The other day I was thinking about Mr Peach and Mrs Outway. Mr Peach is my butler and Mrs Outway is my housekeeper. I've got a whole swathe of household staff, from Peach & Outway through kitchen maids, laundry maids, footmen, and scullions. (His Grace's valet is Jack and my lady's maid is Jessica.)
And not a single one of them is real.
Staid, boring mundane types might consider that a sign of a few screws loose, but what it really is is the opposite--it's a sign of mental stability.
The presence of "imaginary friends" or fictitious people is a human's way of creating the idea of another human being outside of oneself thay will fulfill a social need in a person. Many children invent an "imaginary friend" of some kind to serve a very real psychological need. Sometimes it can be as simple as a play companion, but in certain circumstances, the child may create a defender or protector to give them the sense that they may not be as powerless as they feel. This is often the case for children who have been abused or neglected somehow.
For me, I've invented a whole household of staff because I hate housework. Loathe the stuff, really. Can't stand it.
But it has to get done. Since my heart cringes at the thought, I have delegated the tasks to the household. Mr Peach makes sure the staff do what they have to do. Kim (from Southeast Asia) is in charge of the kitchen. Jack & Jessica make sure clothes and other bedchamber stuff is neat and tidy and Mrs Outway makes sure things run smoothly overall. The footmen are there for odd little tasks and the gardeners (of which there are two) keep the yards squared away. The laundry maids can be a handful, especially with their use of magic when it comes to washing clothes, but Mr Peach is more than sufficient to deal with them.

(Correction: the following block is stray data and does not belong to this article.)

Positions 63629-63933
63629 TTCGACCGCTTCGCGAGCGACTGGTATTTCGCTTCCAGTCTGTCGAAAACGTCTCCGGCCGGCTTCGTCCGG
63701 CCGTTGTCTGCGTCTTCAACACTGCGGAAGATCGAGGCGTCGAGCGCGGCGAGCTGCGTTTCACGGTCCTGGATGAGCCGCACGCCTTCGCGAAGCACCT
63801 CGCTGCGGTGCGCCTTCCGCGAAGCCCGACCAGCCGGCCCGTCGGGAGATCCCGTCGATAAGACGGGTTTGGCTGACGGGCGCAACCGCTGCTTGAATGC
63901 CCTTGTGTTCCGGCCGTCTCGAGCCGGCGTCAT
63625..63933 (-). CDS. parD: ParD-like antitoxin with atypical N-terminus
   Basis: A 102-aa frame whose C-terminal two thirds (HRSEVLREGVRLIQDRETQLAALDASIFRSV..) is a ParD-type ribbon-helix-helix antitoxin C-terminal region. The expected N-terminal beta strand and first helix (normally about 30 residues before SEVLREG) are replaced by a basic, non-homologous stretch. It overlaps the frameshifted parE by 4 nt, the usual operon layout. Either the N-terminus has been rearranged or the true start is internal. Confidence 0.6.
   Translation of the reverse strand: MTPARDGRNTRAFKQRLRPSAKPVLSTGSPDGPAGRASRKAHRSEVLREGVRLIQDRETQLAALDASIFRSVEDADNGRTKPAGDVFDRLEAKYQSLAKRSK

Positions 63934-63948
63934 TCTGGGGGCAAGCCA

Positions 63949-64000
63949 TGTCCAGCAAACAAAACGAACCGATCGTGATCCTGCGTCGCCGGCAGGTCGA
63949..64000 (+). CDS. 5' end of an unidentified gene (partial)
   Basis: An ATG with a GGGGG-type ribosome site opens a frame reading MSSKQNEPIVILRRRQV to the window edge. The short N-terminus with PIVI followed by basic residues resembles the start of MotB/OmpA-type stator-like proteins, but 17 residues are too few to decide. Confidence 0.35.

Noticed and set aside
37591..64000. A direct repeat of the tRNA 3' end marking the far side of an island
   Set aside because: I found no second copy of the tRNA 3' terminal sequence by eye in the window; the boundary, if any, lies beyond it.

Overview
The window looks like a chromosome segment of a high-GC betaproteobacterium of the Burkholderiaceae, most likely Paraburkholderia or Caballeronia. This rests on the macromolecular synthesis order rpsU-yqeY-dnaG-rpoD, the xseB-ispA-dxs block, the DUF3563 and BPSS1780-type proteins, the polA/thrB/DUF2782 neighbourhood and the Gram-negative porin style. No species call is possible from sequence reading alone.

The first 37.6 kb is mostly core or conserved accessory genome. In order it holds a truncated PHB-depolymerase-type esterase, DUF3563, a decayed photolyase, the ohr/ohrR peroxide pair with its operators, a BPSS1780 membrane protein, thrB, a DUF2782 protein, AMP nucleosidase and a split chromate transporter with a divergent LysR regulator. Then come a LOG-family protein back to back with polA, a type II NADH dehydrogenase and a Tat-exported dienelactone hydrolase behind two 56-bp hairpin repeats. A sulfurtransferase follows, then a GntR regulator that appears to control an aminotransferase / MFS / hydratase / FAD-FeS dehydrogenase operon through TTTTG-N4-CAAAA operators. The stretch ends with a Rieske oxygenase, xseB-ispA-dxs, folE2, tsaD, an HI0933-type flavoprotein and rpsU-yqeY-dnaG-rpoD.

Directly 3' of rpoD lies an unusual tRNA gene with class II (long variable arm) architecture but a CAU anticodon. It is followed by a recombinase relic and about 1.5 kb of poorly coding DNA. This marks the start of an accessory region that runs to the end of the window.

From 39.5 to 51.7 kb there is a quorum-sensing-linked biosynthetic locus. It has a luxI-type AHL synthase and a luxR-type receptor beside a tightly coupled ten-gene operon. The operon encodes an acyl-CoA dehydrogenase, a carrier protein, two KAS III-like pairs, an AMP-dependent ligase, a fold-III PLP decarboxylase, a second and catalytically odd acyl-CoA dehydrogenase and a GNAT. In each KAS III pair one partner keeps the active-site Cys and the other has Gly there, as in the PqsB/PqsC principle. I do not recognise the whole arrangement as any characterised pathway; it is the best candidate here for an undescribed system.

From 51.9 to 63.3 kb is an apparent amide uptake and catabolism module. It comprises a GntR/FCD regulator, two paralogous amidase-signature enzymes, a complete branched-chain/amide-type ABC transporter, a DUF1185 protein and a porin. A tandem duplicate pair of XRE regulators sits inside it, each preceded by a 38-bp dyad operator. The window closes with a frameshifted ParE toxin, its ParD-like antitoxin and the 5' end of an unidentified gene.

And so when I'm busy washing dishes or hanging out clothes, I deceive myself by withdrawing into my imagination and assume that it's not really me doing the work, but someone else.
And thus the housework gets done.
Friday, 29 April 2011
Saturday, 2 April 2011
I have a box of T-shirts from my younger days. This is my box of Memory Shirts.
For years it lay hidden in the back of my shed until it was time to move house. I kept the box instead of donating it, as I did with so many other items of clothing.
I didn't open it again until a few days ago.
As it is autumn in the Southern Hemisphere now, the nights aren't as warm. I offered my daughters some T-shirts in which to sleep and went digging in the box for Memory Shirts.
The first I pulled out was a gray Les Miserables shirt I acquired in New York in 1990. I was on tour there that summer with the Granite Youth Symphony, and one of the many activities was to go see a real live Broadway Show--Les Mis.
It was wonderful! I bought this T-shirt in commemoration. (I also acquired a T-shirt that says Carnegie Hall. I'll let you guess that memory.)
I think often and fondly upon my GYS days. Even dreamed about it last night. I still keep in contact with many of the friends I made there. Good memories.
For the other daughter, the next T-shirt I pulled out simply said "Star Trek".
This T-shirt I acquired in a box of auction goodies at a Star Trek convention. The auction had gone on too long, and they'd run out of time. So what they did was say, "We've got a whole box of stuff left over. What will I have for this box."
I conspired with a friend of mine, Karen J, to go in together to buy this box. We managed to outbid this one guy to the tune of US$290.
Oh, what a jackpot! There was a leather varsity-style jacket that Karen claimed, a Star Trek umbrella, figurines, books and, of course, the ubiquitous T-shirts that peppered the fandom.
I loved being a part of the Star Trek Fandom and not because of Star Trek being awesome (because it is). I loved it because the fen were a wonderfully-accepting bunch of people who were not afraid to be who they truly were.
Karen died about ten years ago from cancer, but every time I see this T-shirt, I still think of her.
Most people might have just given old T-shirts to their kids for nightwear without a further thought.
Me, I gave my daughters something to sleep in and a darn good story to go with it.